"What is the typical base oil viscosity of a grease for […]
"What is the typical base oil viscosity of a grease for high-speed bearings?"
The base oil component of grease is what provides the essential separation between two surfaces that may come in contact. Therefore, selecting the correct viscosity is very important. One common way to identify the appropriate viscosity is to first determine the speed factor, which is calculated from the bearing speed (revolutions per minute) multiplied by the pitch diameter (if using the NDm method). When the bearing speed increases, the speed factor also increases. If the bearing speed and speed factor increase, the corresponding viscosity for the application will need to decrease.
As seen in the chart below, a base oil viscosity of less than 70 centistokes (at 40 degrees C) is ideal when approaching a speed factor of 600,000. Since high-speed applications tend to have higher temperatures and thus a shorter grease life, the overall grease properties should be designed to withstand these conditions.
The operating viscosity will depend on the actual operating temperatures. With a speed factor of 400,000 and operating temperatures less than 60 degrees C, a minimum viscosity grade of 15-22 may be required. If the operating temperature is closer to 100 degrees C, a minimum viscosity grade of 32-46 may be necessary. More viscosity is acceptable and may contribute to better protection as long as it isn’t excessive and doesn’t lead to extreme temperatures, a premature breakdown of the grease or a bearing failure. Therefore, a viscosity grade of 68 or higher is frequently selected in these applications.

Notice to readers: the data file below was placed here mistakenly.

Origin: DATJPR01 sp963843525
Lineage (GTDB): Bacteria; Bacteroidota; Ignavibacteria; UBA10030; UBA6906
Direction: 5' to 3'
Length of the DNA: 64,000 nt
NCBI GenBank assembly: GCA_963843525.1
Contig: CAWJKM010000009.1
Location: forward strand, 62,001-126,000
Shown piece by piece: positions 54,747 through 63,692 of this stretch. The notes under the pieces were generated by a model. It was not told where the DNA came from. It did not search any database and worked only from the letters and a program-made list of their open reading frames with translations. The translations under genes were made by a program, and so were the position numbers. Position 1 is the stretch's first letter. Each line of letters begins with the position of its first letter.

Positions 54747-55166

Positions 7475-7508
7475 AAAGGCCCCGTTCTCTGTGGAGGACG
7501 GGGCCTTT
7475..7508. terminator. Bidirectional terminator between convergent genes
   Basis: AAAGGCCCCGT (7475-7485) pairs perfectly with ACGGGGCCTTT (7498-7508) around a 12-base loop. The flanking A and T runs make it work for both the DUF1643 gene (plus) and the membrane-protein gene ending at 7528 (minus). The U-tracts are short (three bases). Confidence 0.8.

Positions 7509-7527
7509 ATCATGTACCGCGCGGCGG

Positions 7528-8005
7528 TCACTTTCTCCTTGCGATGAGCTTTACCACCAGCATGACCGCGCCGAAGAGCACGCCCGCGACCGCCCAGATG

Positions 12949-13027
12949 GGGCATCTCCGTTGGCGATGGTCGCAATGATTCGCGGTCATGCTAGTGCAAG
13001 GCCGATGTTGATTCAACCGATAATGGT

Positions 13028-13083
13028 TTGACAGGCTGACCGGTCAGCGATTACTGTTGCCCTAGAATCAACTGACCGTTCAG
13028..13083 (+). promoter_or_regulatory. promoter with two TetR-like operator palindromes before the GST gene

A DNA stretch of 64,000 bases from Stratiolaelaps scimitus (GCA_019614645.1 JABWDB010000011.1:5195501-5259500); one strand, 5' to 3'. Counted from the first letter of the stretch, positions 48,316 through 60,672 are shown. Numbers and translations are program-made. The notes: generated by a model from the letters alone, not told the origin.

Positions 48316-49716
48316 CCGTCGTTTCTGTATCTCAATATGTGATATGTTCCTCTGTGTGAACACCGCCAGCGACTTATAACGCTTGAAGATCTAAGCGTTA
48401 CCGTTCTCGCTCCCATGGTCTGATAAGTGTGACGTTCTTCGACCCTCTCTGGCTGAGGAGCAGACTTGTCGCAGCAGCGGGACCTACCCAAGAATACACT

The thickener type, concentration and NLGI number must also be considered. Because of the many factors to consider, it is not unusual to see greases labeled specifically for high-temperature or high-speed applications. Again, this conveys that the grease has been formulated to operate in these conditions. For example, a grease’s structural stability, oxidation resistance, wear and corrosion protection, etc., are all very important for high-speed applications.
Because higher temperatures are expected in these applications, a synthetic base oil and an advanced additive system are often recommended, particularly if it is a critical bearing. Depending on the manufacturer, different thickeners may be appropriate, including polyurea and lithium, if they have good channeling characteristics and don’t contribute to excessive heat generation as the bearing speeds up.
Finally, keep in mind that grease generally will not last as long with higher speed bearings. For a healthy bearing life, it’s best to replenish with grease more frequently.